Meditative breathing exercises for perimenopausal symptoms

During perimenopause and postmenopause, hot flashes can make your body and your life feel out of control. Studies have shown that slow, controlled breathing (paced respiration) or "relaxation response" exercises can help if you practice often. Exercises to calm your breathing are an effective way to make hot flashes less frequent and less intense. These techniques may also help curb such emotional symptoms as agitation, anxiety, and depression.

Meditative breathing exercises are cost-free and have no known side effects. They are a good first-choice treatment for hot flashes and emotional symptoms and can safely be combined with another type of treatment, if you need further relief.

Paced respiration

With regular, paced respiration women reportedly achieve a noticeable drop in the number of hot flashes they have, as well as a lower average skin temperature (used to measure hot flashes).1

Paced respiration takes practice. Try to do paced respiration twice daily, for 15 minutes at a time. If you can, when you first feel a hot flash coming on, stop what you are doing, find a quiet place, and practice paced respiration until you are feeling comfortable again.

  • Sit in a comfortable, quiet place.
  • As you breathe, keep your rib cage still. You will be lowering and raising your diaphragm to fill and empty your lungs.
  • Inhale for 5 seconds, pushing your stomach muscles out.
  • Exhale for 5 seconds, pulling your stomach muscles in and up.
  • Repeat this cycle of breathing until you feel calm and relaxed or your time is up.

To reduce stress, you can also use paced respiration for 1 to 2 minutes in the middle of a busy day.

Relaxation response exercise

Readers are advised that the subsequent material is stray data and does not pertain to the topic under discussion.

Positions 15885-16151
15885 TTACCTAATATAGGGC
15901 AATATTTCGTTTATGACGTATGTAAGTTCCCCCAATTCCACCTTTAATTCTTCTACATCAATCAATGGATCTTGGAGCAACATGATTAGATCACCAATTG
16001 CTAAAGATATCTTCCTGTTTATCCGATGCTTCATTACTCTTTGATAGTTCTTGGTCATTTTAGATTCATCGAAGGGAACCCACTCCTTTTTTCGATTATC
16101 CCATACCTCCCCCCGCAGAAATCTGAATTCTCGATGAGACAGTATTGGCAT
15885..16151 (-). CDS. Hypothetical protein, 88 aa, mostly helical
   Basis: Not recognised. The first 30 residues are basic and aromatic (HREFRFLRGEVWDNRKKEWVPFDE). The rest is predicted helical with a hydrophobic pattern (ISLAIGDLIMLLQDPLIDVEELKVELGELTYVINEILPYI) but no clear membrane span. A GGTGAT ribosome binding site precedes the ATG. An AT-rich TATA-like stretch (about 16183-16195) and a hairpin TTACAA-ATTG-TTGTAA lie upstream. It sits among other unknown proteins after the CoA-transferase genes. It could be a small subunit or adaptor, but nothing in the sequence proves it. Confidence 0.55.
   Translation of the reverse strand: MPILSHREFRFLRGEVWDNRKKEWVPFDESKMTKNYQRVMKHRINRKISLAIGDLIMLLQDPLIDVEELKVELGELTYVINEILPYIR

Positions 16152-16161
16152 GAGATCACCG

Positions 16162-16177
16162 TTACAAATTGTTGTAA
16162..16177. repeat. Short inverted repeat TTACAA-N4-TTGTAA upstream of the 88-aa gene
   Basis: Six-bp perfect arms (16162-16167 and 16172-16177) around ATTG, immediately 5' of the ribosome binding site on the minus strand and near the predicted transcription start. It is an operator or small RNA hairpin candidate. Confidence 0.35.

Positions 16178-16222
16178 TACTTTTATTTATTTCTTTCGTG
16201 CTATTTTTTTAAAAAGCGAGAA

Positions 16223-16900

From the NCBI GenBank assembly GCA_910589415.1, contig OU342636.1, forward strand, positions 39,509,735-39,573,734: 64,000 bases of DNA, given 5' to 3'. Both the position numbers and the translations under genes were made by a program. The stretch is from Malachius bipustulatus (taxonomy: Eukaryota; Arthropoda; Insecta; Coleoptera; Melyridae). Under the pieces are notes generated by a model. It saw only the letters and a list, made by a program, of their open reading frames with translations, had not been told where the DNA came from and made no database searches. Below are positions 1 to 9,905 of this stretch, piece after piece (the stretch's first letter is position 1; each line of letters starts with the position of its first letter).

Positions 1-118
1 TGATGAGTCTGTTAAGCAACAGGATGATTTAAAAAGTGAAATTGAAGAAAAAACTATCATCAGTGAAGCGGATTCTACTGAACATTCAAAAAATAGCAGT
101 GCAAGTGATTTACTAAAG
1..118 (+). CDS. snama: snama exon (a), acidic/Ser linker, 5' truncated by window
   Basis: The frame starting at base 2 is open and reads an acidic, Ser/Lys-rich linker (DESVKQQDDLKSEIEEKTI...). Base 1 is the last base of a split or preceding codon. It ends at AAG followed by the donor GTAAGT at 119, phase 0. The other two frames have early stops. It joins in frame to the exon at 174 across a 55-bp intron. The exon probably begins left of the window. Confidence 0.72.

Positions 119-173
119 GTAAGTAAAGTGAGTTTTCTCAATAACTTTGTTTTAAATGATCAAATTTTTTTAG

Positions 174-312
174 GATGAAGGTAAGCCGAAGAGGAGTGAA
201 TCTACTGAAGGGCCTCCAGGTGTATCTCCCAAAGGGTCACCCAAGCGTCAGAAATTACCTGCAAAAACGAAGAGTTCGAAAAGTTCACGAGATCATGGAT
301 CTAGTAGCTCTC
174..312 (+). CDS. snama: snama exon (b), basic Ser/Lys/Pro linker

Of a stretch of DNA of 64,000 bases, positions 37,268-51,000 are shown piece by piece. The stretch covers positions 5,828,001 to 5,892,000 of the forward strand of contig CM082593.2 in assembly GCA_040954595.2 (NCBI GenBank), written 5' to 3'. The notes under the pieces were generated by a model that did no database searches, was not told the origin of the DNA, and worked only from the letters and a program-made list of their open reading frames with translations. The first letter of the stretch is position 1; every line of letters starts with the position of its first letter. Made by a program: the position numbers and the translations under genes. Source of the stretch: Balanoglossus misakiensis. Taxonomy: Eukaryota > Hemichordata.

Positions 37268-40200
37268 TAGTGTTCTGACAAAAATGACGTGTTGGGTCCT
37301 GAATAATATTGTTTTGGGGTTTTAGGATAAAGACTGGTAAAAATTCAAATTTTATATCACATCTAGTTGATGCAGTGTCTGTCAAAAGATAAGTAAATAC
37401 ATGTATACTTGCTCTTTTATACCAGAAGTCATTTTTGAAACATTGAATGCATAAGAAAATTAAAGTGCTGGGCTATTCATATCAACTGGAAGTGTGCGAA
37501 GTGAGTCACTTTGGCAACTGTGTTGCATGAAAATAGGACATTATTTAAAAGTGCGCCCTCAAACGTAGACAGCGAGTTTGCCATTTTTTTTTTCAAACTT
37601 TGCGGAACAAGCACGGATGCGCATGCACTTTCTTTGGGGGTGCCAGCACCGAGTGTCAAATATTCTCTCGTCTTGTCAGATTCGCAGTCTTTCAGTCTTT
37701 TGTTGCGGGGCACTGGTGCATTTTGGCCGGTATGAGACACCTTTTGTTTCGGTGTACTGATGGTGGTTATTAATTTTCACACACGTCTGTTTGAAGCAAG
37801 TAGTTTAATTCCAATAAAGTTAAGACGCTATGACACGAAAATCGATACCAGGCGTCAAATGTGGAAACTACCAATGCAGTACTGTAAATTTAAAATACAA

After several weeks of daily relaxation response exercise, women may notice a drop in hot flash intensity as well as decreased tension, anxiety, and depression. For 10 to 20 minutes each day, take time to produce a relaxation response in your body and mind.

  • Sit in a comfortable, quiet place. Close your eyes.
  • Relax all of your muscles, starting with your feet and moving up to your face. Stay loose and relaxed.
  • Focus on your breathing. Breathe through your nose at a natural rate.
  • Inhale. Exhale. At the end of your exhale, quietly say to yourself, "One."
  • Repeat this cycle of breathing until your time is up.

While breathing, do not worry about achieving complete relaxation. It will happen naturally over time. When thoughts intrude, try to ignore them by focusing again on your cycle of breathing.

Instead of using a timer, occasionally check your clock or watch. When you are done, open your eyes, gradually focus them, and sit quietly for a few minutes before standing.

Citations

  1. Freedman R, et al. (1995). Biochemical and thermoregulatory effects of behavioral treatment for menopausal hot flashes. Menopause: The Journal of the North American Menopause Society, 2(4): 211–218.

Last Updated: May 16, 2008

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